10 July 2017

Facebook business to pay five percent revenue tax

HCM City (VNA) – Small and home-based business owners who
use the Facebook platform to sell products and have revenue of more than 100
million VND (4,500 USD) per year will be taxed at five percent.

The money will be paid through a tax registration, value added tax, personal
income tax and other taxes depending on the goods they sell.

“With revenue of over 100 million USD each year, a business on Facebook paying
nearly 2 million VND (90 USD) for tax is acceptable,” Nguyen Thai Son, a
taxation consultant, said in the Thanh Nien (Young People) newspaper.

The tax level for those who have the same revenue in a traditional business is
around four times higher, nearly 8 million VND (360 USD), he said.

In early June, the HCM City and Hanoi Taxation Departments sent 13,400
notifications to Facebook businesses and over 1,000 businesses contacted with
tax officials in HCM City.

“To reduce tax losses from online business, tax authorities have worked with
Facebook, Google and Apple Store to have e-commerce accounts, worked with banks
regarding revenue and worked with police to have a list of those who haven’t
paid tax,” Le Thi Thu Huong, deputy head of the HCM City Taxation Department
said.

“The taxation department will collect information from different sources and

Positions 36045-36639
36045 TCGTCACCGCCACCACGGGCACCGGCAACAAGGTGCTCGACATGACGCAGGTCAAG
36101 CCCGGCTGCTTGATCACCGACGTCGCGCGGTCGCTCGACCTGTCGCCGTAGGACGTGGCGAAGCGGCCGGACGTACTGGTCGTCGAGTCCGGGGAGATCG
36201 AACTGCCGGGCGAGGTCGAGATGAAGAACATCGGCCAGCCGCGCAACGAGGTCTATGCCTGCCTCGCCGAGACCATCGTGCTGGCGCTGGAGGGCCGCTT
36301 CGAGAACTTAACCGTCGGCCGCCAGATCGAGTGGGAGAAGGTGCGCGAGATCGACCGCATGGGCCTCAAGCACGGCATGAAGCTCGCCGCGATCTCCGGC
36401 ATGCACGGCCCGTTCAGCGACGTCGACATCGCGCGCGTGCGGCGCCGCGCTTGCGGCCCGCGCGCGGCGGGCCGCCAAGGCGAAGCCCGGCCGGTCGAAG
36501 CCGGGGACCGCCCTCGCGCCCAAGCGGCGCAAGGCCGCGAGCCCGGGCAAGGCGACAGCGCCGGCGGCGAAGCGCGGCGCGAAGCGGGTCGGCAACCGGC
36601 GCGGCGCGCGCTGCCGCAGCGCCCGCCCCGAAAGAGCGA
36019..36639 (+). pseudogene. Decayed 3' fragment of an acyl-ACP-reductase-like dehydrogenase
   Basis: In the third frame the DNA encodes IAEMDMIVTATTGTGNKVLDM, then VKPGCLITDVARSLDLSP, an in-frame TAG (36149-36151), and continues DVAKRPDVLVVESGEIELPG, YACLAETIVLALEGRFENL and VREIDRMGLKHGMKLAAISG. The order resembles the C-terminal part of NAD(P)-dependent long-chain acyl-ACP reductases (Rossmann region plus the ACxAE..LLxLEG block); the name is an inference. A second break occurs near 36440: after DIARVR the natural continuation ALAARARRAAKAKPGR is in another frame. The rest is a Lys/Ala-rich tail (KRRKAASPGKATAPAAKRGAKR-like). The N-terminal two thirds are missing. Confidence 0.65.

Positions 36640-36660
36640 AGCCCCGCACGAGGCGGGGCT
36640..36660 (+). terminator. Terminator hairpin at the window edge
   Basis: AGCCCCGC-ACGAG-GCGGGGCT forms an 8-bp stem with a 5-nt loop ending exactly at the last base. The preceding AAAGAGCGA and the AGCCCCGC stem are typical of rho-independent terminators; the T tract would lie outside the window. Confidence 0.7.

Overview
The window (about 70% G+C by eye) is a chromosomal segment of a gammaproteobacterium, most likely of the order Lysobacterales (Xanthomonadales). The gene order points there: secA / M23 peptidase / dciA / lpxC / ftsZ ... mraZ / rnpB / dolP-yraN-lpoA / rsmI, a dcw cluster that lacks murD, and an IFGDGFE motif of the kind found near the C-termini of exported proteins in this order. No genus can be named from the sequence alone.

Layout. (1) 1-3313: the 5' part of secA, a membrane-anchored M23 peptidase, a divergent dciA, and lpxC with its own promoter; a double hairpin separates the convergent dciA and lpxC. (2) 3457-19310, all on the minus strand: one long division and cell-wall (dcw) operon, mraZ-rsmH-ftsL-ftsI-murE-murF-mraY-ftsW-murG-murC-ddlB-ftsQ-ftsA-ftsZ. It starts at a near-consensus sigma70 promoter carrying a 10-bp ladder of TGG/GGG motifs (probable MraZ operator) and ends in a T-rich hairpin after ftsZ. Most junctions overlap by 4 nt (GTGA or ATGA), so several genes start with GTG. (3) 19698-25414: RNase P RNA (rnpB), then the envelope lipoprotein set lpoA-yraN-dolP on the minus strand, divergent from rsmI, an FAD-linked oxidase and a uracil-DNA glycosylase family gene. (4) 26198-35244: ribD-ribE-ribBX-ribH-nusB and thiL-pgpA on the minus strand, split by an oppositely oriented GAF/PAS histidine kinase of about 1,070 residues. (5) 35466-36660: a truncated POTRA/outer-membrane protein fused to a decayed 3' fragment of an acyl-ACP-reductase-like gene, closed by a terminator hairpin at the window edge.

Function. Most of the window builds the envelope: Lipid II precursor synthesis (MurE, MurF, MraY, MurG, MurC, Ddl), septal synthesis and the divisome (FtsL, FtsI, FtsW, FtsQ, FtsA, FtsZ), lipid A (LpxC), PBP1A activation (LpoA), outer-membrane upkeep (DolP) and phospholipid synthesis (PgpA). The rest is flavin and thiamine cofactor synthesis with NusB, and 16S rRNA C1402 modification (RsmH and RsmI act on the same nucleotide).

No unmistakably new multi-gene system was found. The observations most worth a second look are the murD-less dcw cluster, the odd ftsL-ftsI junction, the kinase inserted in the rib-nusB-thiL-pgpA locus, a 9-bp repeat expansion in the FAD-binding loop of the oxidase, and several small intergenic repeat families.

publish names of organisations and individuals who evade taxes, as well as
request relevant authorities to close any e-commerce websites if they do not
pay tax,” she added.

Hương also said that individuals who have online business in social media will
be provided a taxation registration and code.

In developed countries, all people and organisations are required to declare
income and pay taxes.

“Collecting taxes on sales through social networks is necessary,” Huong added.

Bui Quang Tin, a lecturer in business administration at HCM City University
of Banking, said that transactions on the Internet are difficult to control and
collecting taxes should be done step by step.

Initially, there should be requirements that all individuals conducting
business via Facebook must register their operations and declare their income.

He also noted that with millions of Facebook accounts, in the first phase, the
tax authority should target large and professional businesses, because many
individual dealers operate as side jobs, or even seasonal businesses. If it tried
to control all of them, it would use significant resources and probably be
inefficient. The difficulty in managing online sellers and collecting
taxes is said to be the consequence of the low rate of non-cash transactions in
Vietnam.

According to an official estimation, e-commerce activity has been booming, with
80,000 active websites in the city, half of which run stable operations, but
tax collection in the field was very poor, especially sales activities through
Facebook.

In fact, in 2015, revenue from e-commerce in Vietnam reached 4.1 billion USD,
an increase of five times compared with 2012. It is expected to reach 10
billion USD by 2020, accounting for 5 percent of total retail sales in the
country. Therefore, e-commerce will play a significant role in the Vietnamese
retail sector in the future.-VNA 



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